Do European Football Clubs have a voice in the decisions made by the European Governing Body of Football?

Popularity of European Football

European Football is currently the most lucrative football market in the world with a competition such as the UEFA Champions League being the premier football competition in the world attracting huge amounts of revenue in television rights, sponsorship and ticket sales.

Changes to the structure of European Football Competitions

The European football clubs will therefore feel that they are in an extremely strong position in relation to the European Football Governing Body (UEFA) and should be considered when changes which affect them are made by UEFA.

Often the structure of European Football competition whether that is the Champions League or the Europa League is often changed with the clubs affected feeling that they should have a voice when these decisions have been made. For example in 2002 the structure of the Champions League was changed prior to the knock-out stages with the creation of a second group stage. This meant that the number of games in the tournament so vastly increased creating the potential for much more money to be made of the tournament. This may have been a decision which benefited UEFA but for the clubs participating who were to reach the later stages of the tournament there could be a huge impact of playing more games on the potential of both their European and domestic seasons.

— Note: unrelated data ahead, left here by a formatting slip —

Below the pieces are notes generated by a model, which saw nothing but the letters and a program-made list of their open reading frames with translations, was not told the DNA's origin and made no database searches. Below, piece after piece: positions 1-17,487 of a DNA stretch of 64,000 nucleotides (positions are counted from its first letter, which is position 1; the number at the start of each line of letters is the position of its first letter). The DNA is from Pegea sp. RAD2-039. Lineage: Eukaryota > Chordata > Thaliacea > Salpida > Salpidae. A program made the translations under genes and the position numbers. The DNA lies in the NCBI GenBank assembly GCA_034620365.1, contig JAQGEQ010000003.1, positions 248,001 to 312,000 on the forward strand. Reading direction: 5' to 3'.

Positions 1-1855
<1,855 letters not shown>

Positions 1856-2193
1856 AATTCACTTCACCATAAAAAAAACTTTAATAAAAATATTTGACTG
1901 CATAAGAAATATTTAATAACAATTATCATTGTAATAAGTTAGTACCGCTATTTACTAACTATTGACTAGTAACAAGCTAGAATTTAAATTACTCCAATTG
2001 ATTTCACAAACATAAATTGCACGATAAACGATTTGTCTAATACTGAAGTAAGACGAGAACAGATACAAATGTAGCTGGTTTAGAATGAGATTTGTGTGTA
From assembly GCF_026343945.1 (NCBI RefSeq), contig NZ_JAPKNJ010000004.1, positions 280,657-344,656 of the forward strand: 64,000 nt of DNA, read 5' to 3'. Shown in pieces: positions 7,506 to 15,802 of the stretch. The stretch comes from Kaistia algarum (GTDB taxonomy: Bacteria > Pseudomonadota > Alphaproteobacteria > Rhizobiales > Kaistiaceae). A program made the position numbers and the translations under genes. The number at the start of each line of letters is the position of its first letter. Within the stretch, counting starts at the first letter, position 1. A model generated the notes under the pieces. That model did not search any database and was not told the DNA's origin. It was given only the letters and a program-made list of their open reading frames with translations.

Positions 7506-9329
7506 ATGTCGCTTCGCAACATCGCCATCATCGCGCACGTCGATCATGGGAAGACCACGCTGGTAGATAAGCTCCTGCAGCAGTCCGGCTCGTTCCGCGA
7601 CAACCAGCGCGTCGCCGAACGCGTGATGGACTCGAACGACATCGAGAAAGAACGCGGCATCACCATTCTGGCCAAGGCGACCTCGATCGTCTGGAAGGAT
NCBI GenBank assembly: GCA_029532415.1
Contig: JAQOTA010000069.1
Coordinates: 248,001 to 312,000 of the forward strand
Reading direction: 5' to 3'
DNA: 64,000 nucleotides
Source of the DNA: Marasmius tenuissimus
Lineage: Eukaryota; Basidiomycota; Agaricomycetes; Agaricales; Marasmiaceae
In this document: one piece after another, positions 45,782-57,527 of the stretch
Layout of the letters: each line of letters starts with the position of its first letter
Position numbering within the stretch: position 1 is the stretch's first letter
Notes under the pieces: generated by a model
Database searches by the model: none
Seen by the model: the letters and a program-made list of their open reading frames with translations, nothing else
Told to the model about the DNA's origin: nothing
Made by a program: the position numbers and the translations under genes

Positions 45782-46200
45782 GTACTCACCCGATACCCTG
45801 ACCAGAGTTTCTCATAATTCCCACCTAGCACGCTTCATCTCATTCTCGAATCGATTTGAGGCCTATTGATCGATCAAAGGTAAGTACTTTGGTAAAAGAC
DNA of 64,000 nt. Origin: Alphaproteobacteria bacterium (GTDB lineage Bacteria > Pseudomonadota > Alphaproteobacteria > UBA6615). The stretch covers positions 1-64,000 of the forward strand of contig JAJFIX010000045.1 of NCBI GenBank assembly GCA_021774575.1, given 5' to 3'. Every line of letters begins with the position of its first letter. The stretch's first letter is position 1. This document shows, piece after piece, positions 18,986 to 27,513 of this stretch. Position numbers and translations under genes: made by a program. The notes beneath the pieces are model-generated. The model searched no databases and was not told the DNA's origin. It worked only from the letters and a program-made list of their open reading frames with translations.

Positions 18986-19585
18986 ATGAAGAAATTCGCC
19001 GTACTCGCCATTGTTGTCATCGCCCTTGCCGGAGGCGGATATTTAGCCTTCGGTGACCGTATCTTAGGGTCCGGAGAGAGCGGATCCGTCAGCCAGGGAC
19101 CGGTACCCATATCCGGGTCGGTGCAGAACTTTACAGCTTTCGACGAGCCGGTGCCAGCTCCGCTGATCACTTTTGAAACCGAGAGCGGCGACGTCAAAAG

Do the European Football clubs have a voice?

The European Club Association

  • On the 15th January 2008 an agreement was signed with UEFA which signaled the creation of the European Club Association (ECA) creating a new reformed hierarchy in the footballing world.

  • Following the creation of the agreement the ECA is now recognised as the sole body representing the interests of football clubs at a European level. The agreement not only states that UEFA recognises the ECA in this capacity but that the ECA recognises UEFA as the European governing body of football and FIFA as the worldwide governing body of football.

What is the structure of the ECA?

  • When initially created the ECA will be made up of 103 football clubs represented from all of UEFA’s 53 member associations. This enables clubs from all leagues and countries to have a say in the decisions which may affect them.

What does this mean?

  • This means that there will be more harmony between the European Football Clubs and the governing bodies due to the fact that the European football clubs represented by the ECA will have a say in the decisions made by UEFA which affect them. As a consequence of this the number of claims brought against UEFA or FIFA will decrease.

What was the position before the creation of the ECA?

Before the ECA the European football clubs were represented by a body called the G14.

What was the G14?

Formed in September 2000 the G14 was a body created by 14 of the top European Football Clubs. The reason for the G14 being formed was due to the clubs continued dissatisfaction towards UEFA and a feeling that the clubs should be represented within the formal UEFA decision making process as many of these decisions made by UEFA would have a huge affect on the clubs.